A Tale of Two Companies: The Innovator and the Follower

For some reason, I have been obsessed lately with Circuit City and Best Buy – a tale of two companies. Maybe because of all the holiday and Super Bowl promotions around Flat Screen TVs. Regardless of why, it makes me think back to my days as a retail executive with the now-defunct May Department Store Company, which merged with Federated Department Stores last year.

May Company grew dramatically during the 80’s and early 90’s under the leadership of David Farrell. It grew through the acquisition of a number of other traditional department stores – mainly regional players. Then May centralized a number of functions creating efficiencies and more central control. For a number of years, it held the title of the nation’s largest department store company (if you classify out discounters such as Sears, Wal-Mart, Target, and JC Penney’s).

May Company was a great investment during that time as well. Until a couple years before its demise, it had over 20 years of consecutive earnings growth. My profit sharing plan did quite nicely in my 8 years tenure there in the 90’s. The main innovation that May did develop was its private label business. It grew to a billion dollar plus part of the company in the late 90’s. When I left May in 1998 to venture into another career, it was a $14 billion company.

However – May grew primarily through acquisition and then operational efficiencies. When sales grew tighter due to the rise of the discounters (Wal-Mar, Target, Kohl’s and a revitalized JC Penney), the stock price was kept healthy by cutting costs. When Federated, May’s largest competitor acquired Macy’s & Bloomingdales in the late 90’s, they surpassed May Company in total sales revenue. May became #2. David Farrell, the legendary retail CEO who was at the helm of the company during this 20-year growth span retired.

Federated also had an established private label program (not sure if they preempted May on this one). And they aggressively began to build their brands in the late 90’s. Instead of doing designer label knock off’s and discounting them (as May did), they sought to make their own brand labels just as good as the designers and priced and positioned prominently as well. Their brands were promoted through marketing and in-store displays. And they grew. Profit margins on private label products are much higher than branded merchandise – no middleman. It also creates exclusivity, which they fully leveraged in their marketing. Federated built on this and their same-store revenue grew along with their profit margins. May Company’s sales were flat, and they kept cutting costs.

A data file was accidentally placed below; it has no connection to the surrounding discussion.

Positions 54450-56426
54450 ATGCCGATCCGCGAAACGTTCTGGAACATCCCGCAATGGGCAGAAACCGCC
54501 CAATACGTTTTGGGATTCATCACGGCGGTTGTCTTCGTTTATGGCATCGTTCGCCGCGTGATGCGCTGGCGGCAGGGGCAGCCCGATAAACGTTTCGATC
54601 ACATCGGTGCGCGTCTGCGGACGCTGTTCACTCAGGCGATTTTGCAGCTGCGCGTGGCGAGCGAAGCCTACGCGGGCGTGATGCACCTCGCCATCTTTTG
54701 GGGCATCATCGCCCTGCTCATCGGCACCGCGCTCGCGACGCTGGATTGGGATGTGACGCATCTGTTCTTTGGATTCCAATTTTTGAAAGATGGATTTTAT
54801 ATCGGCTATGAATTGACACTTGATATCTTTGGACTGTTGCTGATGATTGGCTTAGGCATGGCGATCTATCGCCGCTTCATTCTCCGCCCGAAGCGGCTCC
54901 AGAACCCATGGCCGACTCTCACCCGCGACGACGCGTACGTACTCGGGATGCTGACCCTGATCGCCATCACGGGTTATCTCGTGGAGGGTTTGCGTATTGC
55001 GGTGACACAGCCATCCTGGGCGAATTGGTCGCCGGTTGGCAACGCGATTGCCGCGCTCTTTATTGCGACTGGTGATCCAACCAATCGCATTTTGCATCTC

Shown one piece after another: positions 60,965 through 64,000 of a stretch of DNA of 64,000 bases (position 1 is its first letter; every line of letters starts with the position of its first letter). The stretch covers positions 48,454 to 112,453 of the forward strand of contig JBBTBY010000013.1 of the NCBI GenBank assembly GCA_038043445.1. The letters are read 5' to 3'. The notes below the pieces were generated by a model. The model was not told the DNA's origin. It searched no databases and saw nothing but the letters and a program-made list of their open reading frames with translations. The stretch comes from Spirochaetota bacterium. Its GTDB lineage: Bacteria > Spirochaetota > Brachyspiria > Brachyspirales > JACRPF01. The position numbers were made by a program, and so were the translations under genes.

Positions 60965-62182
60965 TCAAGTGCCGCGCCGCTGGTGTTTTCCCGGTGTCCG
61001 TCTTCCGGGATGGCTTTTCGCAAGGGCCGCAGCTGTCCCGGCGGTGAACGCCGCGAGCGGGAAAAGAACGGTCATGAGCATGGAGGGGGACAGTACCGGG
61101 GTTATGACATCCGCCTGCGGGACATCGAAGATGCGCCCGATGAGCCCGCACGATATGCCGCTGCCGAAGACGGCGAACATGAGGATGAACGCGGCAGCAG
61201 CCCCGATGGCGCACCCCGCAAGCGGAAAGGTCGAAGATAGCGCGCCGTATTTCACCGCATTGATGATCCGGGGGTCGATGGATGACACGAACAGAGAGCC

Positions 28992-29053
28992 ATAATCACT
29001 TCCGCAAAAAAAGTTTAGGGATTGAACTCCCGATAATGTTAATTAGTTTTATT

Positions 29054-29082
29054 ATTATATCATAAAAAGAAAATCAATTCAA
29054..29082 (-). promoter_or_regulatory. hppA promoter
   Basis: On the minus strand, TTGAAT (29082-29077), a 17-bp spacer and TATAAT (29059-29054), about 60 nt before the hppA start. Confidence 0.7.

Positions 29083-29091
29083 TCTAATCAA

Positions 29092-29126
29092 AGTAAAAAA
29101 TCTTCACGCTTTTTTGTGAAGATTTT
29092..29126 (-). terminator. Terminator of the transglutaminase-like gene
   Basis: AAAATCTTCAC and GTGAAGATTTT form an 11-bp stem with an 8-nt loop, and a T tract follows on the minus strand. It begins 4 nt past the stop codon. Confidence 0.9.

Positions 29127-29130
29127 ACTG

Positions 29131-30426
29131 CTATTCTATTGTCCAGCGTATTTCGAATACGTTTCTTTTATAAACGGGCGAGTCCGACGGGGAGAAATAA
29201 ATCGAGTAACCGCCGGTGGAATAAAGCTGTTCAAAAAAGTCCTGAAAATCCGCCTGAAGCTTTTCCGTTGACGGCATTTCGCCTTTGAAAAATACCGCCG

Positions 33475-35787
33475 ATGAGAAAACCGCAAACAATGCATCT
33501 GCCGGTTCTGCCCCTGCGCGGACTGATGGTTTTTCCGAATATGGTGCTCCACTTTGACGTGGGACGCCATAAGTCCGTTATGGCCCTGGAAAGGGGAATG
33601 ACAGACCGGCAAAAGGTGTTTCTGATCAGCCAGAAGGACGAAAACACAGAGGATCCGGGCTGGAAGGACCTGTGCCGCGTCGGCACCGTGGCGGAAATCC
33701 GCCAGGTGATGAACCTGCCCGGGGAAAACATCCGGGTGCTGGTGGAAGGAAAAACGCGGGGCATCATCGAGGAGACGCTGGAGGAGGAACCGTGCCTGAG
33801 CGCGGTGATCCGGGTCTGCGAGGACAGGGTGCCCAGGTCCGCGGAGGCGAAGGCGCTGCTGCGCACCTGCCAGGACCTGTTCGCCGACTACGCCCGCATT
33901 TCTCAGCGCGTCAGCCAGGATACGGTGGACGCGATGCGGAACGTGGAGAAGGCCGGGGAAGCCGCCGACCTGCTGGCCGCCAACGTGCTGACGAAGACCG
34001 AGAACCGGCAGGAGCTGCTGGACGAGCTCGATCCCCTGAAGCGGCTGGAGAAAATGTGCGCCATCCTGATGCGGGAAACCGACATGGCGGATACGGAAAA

Last year, Federated acquired May. It went down as a merger but May was on a downward spiral. Federated won. Although Federated also grew through acquisition as well, they continued to innovate and be more progressive; they took risks. May Company was overly conservative. They were never first to market with a new innovation; always second. In the end, that’s what killed them. The growth through acquisition strategy can only take you so far. We’ll have to see if Federated continues to innovate or gets conservative now that their largest and most direct competitor is gone.

As I look at Best Buy and Circuit City, I wonder how that will play out over the next 10 years. Best Buy is the innovator and dominant leader. Based on what I saw as of today on Yahoo! Finance, Best Buy’s stock is around $50/share (52-week high was $59.50), with a market cap of $24.1 billion and revenues of $33.7 billion. They have 940 stores nationwide (plus more internationally) and each store does about double the sales volume of a Circuit City store.

By comparison Circuit City’s stock is around $20/share (off from the 52-week high of $31.54) with a market cap of $3.51 billion and revenues of $12.5 billion. Circuit City has about 625 stores nationwide and is just getting into international expansion.

As long as the market for electronics stays strong, and it appears as though it will for the foreseeable future, both companies can do well. But they both face increasing competition from discounters Wal-Mart and Target as well as Dell. Best Buy and Circuit City stole the electronics business from the more traditional department stores and now the discounters are a threat to them.

This is where Best Buy, the innovator, led by Geek Squad. Discounters won’t offer this kind of service and it’s a way to create better brand loyalty to Best Buy and play on their strength: service. It’s also a revenue-generating service that is expected to top a billion dollars for 2007. What is Circuit City’s answer? Firedog (which just launched in September about two years after Best Buy’s Geek Squad). They even have even stolen the concept of the branded vehicles that the Geek Squad uses. Geek Squad uses branded VW Bugs and Circuit City’s Firedog answers with branded Toyota Scions.

Even Circuit City’s CEO, Schoonover, came from Best Buy. As long as the market is strong for consumer electronics, both can do well. But as soon as the market tightens, it’s the innovator, not the follower, which comes out on top.

Let’s see how these companies do over the next decade, and if they are both still around. My money is on Best Buy.